Snitch 4K UltraHD
In Snitch, a successful businessman (Johnson) learns his son faces 10 tough years in a Federal hole for drug possession. Convinced it was a setup, he volunteers to become an undercover informant and infiltrate a ruthless cartel. Now, with his back against the wall and his life totally on the line, he must expose the true criminals before they discover his identity. (Gary Reber)
Special features on the Blu-ray Disc include commentary with Co-Writer/Director Ric Roman Waugh and Editor Jonathan Chibnall, the making-of featurette Privileged Information (HD 49:37), four deleted scenes (HD 05:35), the theatrical trailer, upfront previews, and an UltraViolet digital copy.
The 2.40:1 2160p HEVC/H.265 4K Ultra HD HDR-10 picture was filmed digitally using the Canon and Red Epic camera systems at a resolution of 5K with a master format Digital Intermediate at 2K (not 4K). As the 2K Digital Intermediate has been upconverted to 2160p, there is no real gain in native resolution. Still, the picture exhibits noticeably more detail and luminance than the Blu-ray Disc. Fine detail is evident in close-ups of facial features, hair, clothing, and objects. Clarity and sharpness is excellent. The color palette is richer, with warm hues in fleshtones. Other hues are strong as well. Contrast is excellent, with bright highlights, deep blacks, and revealing shadow delineation. The contrasts in the night scenes are dramatic and daylight scenes are impressively sharp. This is a more vivid presentation compared to the Blu-ray, with noticeably finer detail evident throughout. (Gary Reber)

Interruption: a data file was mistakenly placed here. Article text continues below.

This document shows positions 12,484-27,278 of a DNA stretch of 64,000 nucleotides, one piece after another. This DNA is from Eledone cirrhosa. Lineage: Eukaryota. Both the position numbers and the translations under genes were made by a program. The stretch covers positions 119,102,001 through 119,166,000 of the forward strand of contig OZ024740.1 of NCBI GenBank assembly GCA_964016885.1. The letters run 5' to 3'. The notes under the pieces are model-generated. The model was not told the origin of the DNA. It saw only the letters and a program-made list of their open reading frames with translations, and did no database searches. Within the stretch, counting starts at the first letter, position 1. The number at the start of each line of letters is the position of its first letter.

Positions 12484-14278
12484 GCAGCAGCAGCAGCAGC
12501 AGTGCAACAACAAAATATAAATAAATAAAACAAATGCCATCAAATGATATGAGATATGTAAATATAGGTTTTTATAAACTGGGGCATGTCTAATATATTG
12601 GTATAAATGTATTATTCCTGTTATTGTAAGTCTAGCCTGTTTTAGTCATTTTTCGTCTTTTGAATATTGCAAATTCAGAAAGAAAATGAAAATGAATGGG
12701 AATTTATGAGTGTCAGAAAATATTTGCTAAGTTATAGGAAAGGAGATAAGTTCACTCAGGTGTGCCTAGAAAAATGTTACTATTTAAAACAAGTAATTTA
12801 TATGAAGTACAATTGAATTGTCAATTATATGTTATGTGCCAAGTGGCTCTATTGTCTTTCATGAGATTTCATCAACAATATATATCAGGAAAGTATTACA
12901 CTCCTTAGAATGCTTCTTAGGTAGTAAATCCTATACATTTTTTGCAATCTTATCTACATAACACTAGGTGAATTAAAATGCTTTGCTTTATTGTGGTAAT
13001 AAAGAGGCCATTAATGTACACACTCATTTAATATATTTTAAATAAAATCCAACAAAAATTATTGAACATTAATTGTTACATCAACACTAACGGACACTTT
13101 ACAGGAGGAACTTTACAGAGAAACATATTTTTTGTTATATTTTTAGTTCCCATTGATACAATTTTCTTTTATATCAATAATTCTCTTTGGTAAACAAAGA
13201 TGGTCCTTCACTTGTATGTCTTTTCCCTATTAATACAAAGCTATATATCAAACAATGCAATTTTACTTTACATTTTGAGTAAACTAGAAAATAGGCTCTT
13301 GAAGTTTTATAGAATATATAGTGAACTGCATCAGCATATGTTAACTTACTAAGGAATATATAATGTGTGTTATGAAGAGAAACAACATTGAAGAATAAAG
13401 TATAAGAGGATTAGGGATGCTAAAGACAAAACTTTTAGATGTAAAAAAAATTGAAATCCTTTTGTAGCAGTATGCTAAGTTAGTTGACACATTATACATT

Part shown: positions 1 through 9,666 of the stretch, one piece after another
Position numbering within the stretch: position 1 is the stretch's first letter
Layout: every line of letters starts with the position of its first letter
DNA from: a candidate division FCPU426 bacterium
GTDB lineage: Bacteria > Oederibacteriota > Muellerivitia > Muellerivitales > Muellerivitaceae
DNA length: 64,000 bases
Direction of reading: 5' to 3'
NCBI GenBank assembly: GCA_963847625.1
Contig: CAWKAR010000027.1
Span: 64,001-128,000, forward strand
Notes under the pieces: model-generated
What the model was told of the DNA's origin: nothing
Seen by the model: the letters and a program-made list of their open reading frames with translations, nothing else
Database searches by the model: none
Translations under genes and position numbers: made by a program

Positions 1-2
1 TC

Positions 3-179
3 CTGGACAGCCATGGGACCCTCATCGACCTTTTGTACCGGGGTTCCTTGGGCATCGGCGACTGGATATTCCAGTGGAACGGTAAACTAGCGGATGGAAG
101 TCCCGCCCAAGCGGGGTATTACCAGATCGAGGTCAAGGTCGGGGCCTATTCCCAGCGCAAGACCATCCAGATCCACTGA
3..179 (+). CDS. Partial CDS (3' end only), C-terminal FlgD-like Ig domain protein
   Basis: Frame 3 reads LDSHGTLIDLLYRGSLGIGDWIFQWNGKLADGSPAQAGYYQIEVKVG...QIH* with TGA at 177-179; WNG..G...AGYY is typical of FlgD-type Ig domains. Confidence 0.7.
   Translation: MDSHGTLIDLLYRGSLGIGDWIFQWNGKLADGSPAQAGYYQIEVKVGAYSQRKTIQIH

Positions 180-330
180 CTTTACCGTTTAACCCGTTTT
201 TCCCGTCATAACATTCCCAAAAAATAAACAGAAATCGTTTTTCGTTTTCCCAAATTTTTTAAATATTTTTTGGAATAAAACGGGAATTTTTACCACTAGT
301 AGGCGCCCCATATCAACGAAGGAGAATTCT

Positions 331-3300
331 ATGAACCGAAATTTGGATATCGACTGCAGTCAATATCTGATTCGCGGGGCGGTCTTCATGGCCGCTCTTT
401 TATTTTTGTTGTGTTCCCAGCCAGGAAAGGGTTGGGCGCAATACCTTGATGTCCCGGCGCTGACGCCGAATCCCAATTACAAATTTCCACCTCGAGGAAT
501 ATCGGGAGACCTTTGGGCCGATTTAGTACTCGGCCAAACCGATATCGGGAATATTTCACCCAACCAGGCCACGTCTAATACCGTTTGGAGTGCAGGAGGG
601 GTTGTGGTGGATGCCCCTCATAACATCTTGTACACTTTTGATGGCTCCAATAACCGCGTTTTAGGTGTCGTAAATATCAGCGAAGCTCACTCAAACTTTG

The Dolby Atmos/Dolby TrueHD 7.1-channel soundtrack is an upgrade from the Blu-ray with two additional surround channels and height immersion effects, which enhance the holosonic® spherical experience during action sequences. Otherwise, the Immersive Sound element is limited to a subtle reflection of the music score and the occasional sound effect burst. The music score is enveloping on the horizontal plane. Deep bass, at times, is forceful, with .1 LFE energy enhancing the sound effects and the music. While billed as a thriller, the focus actually is far more on dialogue, rather than intense action. Thus, the soundtrack has quite a bit of quiet dialogue moments. Still, when the action heats up, the soundfield becomes extremely directionalized with discrete gunfire exploding everywhere, enhanced with articulate bass energy. The music score maintains continuity throughout, either quietly in the background or more forward and boisterous. Also, atmospherics throughout enhance the sense of realism. While the bigger set pieces provide the excitement, the overall sonic character is well produced. Throughout, dialogue is intelligible, with good spatial integration. (Gary Reber)